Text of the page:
Format: Audio MP3 file download
Presenter: Maggie Phillips, PhD
Pre-Conference Session - It Takes More Than Two to Tango: Building Secure Attachment Through Hypnotic And Ego State Relationships
Interactive elements of the hypnotic relationship have been studied from a variety of orientations. Wolberg (1964) pointed out that the ?hypnotic relationship may act as a bridge that leads the patient from isolation to a contact with another human being without the intense suffering that characterizes habitual interpersonal relationships? (p. 358).
Michael J. Diamond (1984) viewed the hypnotist?s skill as a function of five factors: 1) attainment of matured object relating and comfort with deeper levels of relationship; 2) empathic capacity; 3) personal and therapeutic trance skill; 4) integration of healthy receptive, passive, and active capacities; and 5) the ability to deal effectively with one?s own internal and counter-transferential reactions to the patient.
Gilligan (1986) and other Ericksonian hypnotherapists have emphasized the importance of the therapist?s ability to cooperate with the client?s motivations, problems, and conflicts rather than expecting the client to cooperate with the therapist.
Finally, Jack Watkins wrote about the importance of the therapeutic self and of emotional resonance with the patient from a hypnoanalytic perspective. Jack and his wife Helen created Ego-State Therapy as a model for how to relate with self states in the inner family of self. Ego-State Therapy provides a framework to teach the client how to build healthy relationships with inner states to resolve symptoms and inner conflicts while also helping to actualize effective interactive relationships with others.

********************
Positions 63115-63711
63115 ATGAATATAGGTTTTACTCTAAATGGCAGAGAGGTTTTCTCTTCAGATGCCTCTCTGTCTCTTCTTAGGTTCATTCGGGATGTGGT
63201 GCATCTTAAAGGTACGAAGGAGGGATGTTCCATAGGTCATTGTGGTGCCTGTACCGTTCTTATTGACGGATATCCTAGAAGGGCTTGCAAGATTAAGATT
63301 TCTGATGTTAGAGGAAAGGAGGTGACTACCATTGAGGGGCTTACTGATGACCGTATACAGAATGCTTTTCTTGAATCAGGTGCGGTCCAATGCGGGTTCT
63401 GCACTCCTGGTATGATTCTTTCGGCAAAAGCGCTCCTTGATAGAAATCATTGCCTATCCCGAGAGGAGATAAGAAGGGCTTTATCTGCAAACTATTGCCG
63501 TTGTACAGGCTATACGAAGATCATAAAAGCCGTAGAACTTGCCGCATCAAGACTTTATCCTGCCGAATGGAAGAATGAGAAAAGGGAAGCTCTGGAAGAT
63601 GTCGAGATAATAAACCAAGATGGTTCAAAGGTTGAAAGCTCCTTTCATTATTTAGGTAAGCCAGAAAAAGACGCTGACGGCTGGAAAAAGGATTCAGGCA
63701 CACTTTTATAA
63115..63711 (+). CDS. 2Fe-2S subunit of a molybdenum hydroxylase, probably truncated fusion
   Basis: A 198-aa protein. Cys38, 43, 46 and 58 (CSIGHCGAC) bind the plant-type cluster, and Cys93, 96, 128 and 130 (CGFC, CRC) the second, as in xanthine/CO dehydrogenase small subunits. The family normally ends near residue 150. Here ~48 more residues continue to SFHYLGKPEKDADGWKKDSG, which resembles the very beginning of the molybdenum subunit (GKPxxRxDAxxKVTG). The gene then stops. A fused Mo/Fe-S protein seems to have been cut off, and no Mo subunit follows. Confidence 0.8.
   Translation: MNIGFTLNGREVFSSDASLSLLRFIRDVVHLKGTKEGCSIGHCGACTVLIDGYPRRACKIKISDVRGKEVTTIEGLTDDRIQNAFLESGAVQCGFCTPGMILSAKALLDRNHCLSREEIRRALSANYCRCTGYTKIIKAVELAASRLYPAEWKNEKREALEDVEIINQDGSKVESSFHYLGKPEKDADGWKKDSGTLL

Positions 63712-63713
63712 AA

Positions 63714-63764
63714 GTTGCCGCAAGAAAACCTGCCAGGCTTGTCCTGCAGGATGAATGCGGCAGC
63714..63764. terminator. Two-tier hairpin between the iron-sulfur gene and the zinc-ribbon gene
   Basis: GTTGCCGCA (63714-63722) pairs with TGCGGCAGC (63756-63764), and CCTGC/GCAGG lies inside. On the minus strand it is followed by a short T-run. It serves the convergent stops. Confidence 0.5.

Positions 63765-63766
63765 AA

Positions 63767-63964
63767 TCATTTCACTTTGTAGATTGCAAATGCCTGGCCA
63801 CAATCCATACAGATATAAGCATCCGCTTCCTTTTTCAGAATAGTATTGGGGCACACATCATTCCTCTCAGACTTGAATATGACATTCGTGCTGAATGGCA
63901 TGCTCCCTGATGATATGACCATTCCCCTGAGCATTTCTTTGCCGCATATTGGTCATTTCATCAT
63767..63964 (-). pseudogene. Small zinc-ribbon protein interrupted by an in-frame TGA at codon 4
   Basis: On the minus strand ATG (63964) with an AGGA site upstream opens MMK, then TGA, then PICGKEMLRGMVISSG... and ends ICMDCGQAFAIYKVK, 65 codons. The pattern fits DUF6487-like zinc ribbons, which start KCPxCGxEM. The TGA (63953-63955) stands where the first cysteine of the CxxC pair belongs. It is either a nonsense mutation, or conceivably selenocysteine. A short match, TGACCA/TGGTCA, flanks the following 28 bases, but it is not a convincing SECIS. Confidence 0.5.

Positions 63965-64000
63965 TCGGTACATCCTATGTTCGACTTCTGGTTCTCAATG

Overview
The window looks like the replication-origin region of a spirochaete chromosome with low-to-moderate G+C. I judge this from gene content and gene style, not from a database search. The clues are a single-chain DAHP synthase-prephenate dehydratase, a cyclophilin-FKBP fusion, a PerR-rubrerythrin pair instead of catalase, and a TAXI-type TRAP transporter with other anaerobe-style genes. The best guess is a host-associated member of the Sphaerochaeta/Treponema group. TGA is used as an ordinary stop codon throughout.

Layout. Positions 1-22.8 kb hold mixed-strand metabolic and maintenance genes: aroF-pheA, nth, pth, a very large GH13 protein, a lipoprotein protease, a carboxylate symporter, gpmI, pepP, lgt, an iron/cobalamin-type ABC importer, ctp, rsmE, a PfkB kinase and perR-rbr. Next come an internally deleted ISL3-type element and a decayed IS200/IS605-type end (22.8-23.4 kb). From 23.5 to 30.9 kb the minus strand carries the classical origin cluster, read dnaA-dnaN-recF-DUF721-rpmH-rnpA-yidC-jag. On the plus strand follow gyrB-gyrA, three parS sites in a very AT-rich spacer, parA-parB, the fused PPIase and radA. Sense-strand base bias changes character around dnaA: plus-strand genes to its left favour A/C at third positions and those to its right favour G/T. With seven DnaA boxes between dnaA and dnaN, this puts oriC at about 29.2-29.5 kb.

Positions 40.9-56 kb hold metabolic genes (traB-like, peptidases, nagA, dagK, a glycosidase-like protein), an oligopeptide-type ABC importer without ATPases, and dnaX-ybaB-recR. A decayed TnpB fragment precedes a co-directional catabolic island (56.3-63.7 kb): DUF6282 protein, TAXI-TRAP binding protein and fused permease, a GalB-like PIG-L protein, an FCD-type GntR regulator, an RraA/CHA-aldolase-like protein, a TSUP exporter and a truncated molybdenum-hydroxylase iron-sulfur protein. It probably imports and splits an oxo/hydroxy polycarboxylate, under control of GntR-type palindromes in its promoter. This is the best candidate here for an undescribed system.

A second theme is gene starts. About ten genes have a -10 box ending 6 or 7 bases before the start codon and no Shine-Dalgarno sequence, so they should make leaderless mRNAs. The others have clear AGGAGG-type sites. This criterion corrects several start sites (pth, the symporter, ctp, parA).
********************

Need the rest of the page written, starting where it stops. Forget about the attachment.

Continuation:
This workshop explores hypnotic strategies that can be used to help create secure attachment within the therapeutic relationship as well as internally through ego state relationships. Approaches include: The use of cues and suggestions related to safety and connection directed through the attachment circuits of the ventral vagal system; methods to work with the center core self to facilitate empowerment, self-cohesion and conflict free experience; and hypnosomatic approaches to connect with preverbal, nonverbal, and somatic aspects of self for developmental repair.
Workshop activities include lecture, clinical discussion, case examples, live demonstrations, group practice and brief dyad practice. As time permits, clinical case consultation is also featured.
At the conclusion of this presentation, participants will be able to:
Identify 3 types of ventral vagal strategies to create safety in the hypnotherapeutic relationship;
Define basic principles and practices of hypnotic and nonhypnotic ego-state therapy;
Explain two kinds of conflict free approaches to strengthen the whole self; and
Identify two approaches to connect and work with preverbal and somatic ego states.